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LAS COLINAS, TX-A combination of the health care reform debate and the still-sluggish economy is having an impact not only on health care providers, but on the real estate in which they practice. On Nov. 13, experts and speakers shared their expertise and predictions on what, exactly, might happen to medical real estate at the second annual RealShare Medical Office Buildings.

A year ago, at RealShare’s first MOB conference, the mood was best described as vastly emotional, ranging from somber to shell-shocked. Taking place just weeks after the financial system collapsed, the November 2008 conference centered around real estate ownership survival and how to weather the pending economic storm.

Then, as recently, the conference took place at the Four Seasons Hotel & Resort. But the mood of this year’s conference, hosted by ALM’s Real Estate Media and produced by Real Estate Forum and GlobeSt.com, was less panicked and more purposeful. Throughout the day, close to 200 participants listened to experts debating how health care reform might change the system and how that change, in turn, might impact medical real estate. Though none of the experts could predict when, exactly, healthcare reform would take place, all were fairly unanimous in that it would change the way in which current medical real estate is being used.

Many of the experts pointed out that reform could lead to a burst in pent-up demand as patients who had postponed things like routine visits and elective surgery would go ahead with these activities, which might lead to more space requirements. But Jean-Claude Saada, CEO with Cambridge Holdings cautioned participants not to make an automatic leap from pent-up patient demand to the automatic need for more space. Physicians like cheap space, he added; that, more than anything, would be the driver for growth.

The parameters of the space would likely change, however. The current stock of buildings that were developed during times when a previous health care model was operating. The experts agree that these buildings will somehow have to be retrofitted, which can be an expensive proposition.

However, with the coming demand for electronic medical records, facilities will have to change to meet the demand. The old model simply won’t work much longer.

When it comes to the doctors of today, especially the younger doctors, they are very much hooked up electronically, explains Michael Arvin, senior vice president and chief development office with Methodist Health System. It means that older facilities might be outdated. Even the ones coming out of the ground might be outdated in the very near future. “If you can’t record it, read it and send it to someone’s PDA, you’re not competitive,” Arvin added.

Sean Janus, national health care leader with Jones Lang LaSalle said another impact on the medical profession was accounting reform, which would impact hospitals leasing space. Among the change is that “all leases will need to be on the balance sheets,” he said. “No grandfathering any more with the leases.” Those changes could make hospital owners think more carefully about whether they want to be in the real estate business, he added.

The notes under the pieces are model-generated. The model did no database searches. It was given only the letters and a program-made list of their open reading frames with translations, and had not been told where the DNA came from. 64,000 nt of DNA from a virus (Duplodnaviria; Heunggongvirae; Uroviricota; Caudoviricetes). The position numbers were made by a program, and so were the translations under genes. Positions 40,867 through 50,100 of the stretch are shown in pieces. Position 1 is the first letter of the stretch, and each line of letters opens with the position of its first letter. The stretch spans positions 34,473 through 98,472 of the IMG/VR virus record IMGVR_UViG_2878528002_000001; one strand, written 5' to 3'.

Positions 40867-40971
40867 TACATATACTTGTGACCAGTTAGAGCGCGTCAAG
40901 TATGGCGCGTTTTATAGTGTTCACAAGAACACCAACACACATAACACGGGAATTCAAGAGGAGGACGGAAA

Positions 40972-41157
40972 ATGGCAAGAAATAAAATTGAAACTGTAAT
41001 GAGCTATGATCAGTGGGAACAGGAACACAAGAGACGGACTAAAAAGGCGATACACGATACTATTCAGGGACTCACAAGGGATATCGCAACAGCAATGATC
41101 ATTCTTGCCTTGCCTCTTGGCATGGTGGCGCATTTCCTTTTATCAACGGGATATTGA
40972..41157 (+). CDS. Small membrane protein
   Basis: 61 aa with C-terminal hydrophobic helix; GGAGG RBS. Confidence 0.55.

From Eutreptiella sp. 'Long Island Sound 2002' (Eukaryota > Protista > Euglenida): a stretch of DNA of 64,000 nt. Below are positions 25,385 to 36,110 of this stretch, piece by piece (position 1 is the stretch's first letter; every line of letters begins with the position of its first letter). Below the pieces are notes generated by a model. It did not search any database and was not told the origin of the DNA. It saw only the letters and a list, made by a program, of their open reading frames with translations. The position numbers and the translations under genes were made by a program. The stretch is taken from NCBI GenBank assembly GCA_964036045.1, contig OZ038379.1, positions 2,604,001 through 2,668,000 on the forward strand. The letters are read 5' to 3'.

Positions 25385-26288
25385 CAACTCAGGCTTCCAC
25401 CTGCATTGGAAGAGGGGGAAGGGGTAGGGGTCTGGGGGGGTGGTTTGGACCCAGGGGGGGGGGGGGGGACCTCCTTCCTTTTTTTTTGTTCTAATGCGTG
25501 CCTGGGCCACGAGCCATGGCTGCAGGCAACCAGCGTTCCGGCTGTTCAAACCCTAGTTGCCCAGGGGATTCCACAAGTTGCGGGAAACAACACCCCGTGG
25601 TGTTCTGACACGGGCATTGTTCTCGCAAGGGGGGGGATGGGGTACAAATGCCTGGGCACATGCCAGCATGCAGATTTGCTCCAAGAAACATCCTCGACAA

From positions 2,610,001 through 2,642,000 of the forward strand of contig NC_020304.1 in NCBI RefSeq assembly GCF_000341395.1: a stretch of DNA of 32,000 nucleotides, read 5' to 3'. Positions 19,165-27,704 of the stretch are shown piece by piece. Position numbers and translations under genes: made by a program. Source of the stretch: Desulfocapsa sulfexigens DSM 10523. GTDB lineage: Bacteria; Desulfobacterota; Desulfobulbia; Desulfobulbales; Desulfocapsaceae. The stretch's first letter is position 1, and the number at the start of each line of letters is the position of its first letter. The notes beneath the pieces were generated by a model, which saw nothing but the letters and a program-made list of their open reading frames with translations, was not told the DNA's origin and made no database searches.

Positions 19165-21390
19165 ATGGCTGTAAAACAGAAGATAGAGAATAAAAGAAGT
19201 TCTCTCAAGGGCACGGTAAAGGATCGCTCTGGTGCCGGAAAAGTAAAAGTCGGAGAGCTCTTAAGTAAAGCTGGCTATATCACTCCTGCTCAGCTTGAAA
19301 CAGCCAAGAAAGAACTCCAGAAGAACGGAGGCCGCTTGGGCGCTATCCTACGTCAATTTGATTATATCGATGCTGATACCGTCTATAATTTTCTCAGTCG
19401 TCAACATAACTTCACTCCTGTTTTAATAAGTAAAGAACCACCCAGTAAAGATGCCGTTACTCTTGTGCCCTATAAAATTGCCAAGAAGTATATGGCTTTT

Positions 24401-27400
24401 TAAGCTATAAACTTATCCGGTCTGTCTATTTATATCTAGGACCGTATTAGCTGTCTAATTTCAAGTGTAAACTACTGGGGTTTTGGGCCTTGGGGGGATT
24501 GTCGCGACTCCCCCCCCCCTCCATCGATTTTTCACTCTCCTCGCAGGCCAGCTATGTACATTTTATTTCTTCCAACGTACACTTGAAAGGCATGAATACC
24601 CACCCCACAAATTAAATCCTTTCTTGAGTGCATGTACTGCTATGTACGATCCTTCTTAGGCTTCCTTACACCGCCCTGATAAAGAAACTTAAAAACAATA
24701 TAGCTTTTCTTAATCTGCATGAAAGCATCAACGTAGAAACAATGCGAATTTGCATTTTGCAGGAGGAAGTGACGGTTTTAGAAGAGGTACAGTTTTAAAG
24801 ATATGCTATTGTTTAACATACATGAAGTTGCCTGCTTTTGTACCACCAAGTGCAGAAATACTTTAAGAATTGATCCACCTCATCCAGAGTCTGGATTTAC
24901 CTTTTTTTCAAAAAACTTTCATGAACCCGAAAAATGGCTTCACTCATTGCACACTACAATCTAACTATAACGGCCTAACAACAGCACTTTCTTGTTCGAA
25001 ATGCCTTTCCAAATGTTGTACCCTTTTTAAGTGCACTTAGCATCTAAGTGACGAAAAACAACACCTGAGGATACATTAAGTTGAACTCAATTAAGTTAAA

But it isn’t only hospitals that are trying to hightail it away from real estate. “Younger doctors coming out of school with a lot of debt just want to practice medicine. They don’t want anything to do with business,” said AMN Healthcare vice president, business development Kurt Mosley. “Older doctors, too, don’t want to really deal with the business end.”

But on the real estate end, we could see more partnerships between hospitals, physicians and developers/building owners. Pedro Vergne-Marini, managing member of Physician’s Capital Investments, pointed out that physicians are going to need other sources of revenue because of contained costs. “The model we see today of just leasing medical office buildings to doctors is going to go,” he predicted.

Investments were also discussed, with Mike Lincoln, executive vice president of marketing and business development at Lillibridge noticing that lending institutions are starting to loosen the reins, just a bit. “Banks are starting to think about lending again,” he commented. “Their appetite for risk is starting to improve.”

But the loan terms themselves are changing as well. Jason Bates, vice president of finance with Codgell Spencer Erdman said amortization periods have come down, while lenders are basing values on debt coverage. Furthermore, “everything takes longer,” he said. LTVs are down too, added GIB Investments Principal Jason Blake approximately 15%-20%.

On the equity side, hospital REITS offer a good source of cash. Furthermore, “we’ve seen interest from non-US based sources of capital,” remarked Josh Kamin, a partner with King & Spaulding.

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